Saturday, November 15, 2014

At Night-time I Choose to Grieve

“It is well with my soul.” To that song, I open some digital photos of the time, the circumstance, and the person and relationship, I choose to grieve. To the emotions are met tears. There is always a particular nuance of tragedy that God gives me to lament. And tears run down each cheek; three or four from each eye; big tears, leaving a thick watery trail down to the mandible. A few little heaves, too. The process takes up to an hour. I’m often left in the mix of exhaustion and rest.
At night-time I choose to grieve. I save up my sadness for a time when I not only honour it appropriately, but enjoy it. Not all enjoyment involves joy; some of it is deep, meaningful, and thick with eternal significance. We are touched deeper through sorrow than joy.
For me it’s a choice to grieve. It’s wise to grieve, of course, but there’s more to it than that. To grieve is to heal; to heal is to revive hope; and when hope is revived we are well situated to accept reality.
Handling reality is the chief competency of being human. If we can handle reality, accepting the hard days and the work involved in stepping each step of life, we have the only possession of value – the key input to faith. And strength becomes our acquisition; a gift from God.
It may be a real irony that grief is the only way through to that land of acceptance where grace becomes the bookable real estate that adds a miraculous factor to our lives. Through a real exchange with grief we learn how to live life. We learn what is valuable and worthy of our time, effort, concentration, and money. It’s relationships and it’s the flow of grace through our relationships that matters.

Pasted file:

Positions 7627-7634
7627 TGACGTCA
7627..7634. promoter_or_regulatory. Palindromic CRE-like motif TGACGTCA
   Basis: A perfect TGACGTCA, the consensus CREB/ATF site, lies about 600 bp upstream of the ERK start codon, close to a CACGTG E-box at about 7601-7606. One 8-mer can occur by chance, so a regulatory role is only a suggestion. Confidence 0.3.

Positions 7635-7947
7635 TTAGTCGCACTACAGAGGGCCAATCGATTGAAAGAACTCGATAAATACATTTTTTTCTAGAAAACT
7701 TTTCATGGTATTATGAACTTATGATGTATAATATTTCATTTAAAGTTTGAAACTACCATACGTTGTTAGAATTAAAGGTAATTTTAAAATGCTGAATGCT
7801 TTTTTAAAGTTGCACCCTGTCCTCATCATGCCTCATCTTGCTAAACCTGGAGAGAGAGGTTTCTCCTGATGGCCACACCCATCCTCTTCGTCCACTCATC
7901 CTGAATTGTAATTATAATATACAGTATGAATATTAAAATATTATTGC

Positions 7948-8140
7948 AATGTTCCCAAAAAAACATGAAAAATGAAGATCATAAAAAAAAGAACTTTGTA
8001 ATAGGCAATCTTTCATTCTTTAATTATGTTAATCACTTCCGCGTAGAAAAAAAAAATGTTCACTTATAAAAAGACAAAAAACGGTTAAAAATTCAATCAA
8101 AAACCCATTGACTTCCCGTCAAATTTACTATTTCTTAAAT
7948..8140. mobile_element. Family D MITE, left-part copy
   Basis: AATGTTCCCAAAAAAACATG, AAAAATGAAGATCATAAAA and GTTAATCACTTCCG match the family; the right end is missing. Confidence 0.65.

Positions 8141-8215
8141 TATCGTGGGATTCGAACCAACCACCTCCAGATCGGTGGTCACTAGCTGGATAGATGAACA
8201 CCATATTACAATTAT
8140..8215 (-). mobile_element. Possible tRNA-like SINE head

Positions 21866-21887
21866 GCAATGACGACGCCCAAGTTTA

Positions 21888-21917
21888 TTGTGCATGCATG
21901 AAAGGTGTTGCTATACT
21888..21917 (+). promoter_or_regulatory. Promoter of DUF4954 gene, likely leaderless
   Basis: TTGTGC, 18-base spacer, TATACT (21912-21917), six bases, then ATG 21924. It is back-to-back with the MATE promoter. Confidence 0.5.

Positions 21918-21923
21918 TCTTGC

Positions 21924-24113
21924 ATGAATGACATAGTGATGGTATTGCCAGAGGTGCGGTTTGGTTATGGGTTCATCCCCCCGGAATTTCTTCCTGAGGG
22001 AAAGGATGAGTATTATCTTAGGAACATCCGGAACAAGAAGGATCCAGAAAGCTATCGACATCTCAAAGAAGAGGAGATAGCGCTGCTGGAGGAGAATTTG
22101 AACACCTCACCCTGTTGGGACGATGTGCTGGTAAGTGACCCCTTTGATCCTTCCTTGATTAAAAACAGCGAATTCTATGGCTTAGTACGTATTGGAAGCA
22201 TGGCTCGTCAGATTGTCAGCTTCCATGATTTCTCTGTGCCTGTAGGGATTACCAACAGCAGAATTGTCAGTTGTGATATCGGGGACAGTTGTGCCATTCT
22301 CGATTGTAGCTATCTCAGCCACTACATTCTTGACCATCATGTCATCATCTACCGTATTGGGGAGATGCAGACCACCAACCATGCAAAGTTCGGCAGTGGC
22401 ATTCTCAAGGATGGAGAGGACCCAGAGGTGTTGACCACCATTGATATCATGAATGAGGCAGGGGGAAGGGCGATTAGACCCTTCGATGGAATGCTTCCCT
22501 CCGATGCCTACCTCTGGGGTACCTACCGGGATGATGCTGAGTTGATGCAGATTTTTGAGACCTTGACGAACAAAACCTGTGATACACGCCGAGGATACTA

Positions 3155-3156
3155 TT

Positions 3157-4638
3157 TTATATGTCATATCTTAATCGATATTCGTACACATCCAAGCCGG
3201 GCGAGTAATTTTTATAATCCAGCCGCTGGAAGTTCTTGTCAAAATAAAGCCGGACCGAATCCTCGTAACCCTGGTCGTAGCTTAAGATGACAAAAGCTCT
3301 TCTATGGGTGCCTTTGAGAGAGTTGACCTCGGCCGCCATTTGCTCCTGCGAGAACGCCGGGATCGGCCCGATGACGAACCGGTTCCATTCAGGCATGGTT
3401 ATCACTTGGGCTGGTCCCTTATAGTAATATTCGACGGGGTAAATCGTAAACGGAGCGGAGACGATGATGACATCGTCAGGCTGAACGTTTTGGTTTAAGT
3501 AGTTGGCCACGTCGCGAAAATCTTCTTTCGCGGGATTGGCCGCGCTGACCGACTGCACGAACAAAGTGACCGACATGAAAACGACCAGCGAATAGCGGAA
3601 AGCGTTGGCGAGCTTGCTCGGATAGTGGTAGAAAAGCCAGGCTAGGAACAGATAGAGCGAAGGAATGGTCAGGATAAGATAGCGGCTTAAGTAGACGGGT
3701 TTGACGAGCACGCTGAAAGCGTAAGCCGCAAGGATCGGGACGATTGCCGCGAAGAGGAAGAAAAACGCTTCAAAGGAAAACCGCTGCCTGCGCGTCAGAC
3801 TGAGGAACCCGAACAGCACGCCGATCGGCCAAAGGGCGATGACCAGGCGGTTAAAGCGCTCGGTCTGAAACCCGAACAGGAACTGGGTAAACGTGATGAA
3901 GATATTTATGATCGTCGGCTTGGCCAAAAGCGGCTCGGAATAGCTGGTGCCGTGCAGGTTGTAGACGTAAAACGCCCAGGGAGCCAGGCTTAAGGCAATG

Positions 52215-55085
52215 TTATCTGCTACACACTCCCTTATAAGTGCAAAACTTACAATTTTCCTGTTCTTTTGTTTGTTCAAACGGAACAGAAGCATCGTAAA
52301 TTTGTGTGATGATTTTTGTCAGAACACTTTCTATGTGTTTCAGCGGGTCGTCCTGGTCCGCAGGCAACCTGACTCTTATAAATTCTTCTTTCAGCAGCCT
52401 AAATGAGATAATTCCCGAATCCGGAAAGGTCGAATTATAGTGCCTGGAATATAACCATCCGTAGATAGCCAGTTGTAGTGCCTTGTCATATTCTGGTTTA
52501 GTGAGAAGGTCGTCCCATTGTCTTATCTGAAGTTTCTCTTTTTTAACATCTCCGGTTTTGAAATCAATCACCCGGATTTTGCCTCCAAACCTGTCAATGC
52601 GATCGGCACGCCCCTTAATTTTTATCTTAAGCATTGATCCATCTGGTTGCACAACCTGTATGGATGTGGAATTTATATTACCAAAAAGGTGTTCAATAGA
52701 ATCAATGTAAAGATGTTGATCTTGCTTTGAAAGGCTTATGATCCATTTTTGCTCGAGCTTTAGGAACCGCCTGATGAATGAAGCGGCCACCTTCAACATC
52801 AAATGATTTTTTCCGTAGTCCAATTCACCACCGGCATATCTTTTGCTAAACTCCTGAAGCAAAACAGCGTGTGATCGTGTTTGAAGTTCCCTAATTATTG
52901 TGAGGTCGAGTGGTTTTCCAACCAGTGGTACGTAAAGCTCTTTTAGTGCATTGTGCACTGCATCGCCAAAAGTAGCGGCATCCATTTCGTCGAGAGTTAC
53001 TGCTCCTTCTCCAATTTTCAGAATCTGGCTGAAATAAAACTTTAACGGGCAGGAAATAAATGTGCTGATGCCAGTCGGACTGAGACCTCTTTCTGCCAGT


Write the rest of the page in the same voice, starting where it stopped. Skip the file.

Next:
In touching my grief I touch a part of my relationship with God. With any of us life’s a matter of us and God. We are all cosmically alone with God. Grief, as we go there in surrender and acceptance, reconnects us with the experience of God.
The right kind of grief is an act of worship. It’s a humble and an accepting surrender. These are the reasons we have hope for healing. Because we honour the truth and accept our reality – though it involves very lonely pain – God grows us in our faith.
As I grieve at night-time, I know God is with me, because it’s quiet, because I’ve taken the opportunity to remove every other distraction from my mind, and because I refuse to deny the truth – there is grief to be engaged with – and God is right in it with me!
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Grief is an aloneness best enjoyed alone; in that abyss where there, alone, God is.
© 2014 S. J. Wickham.

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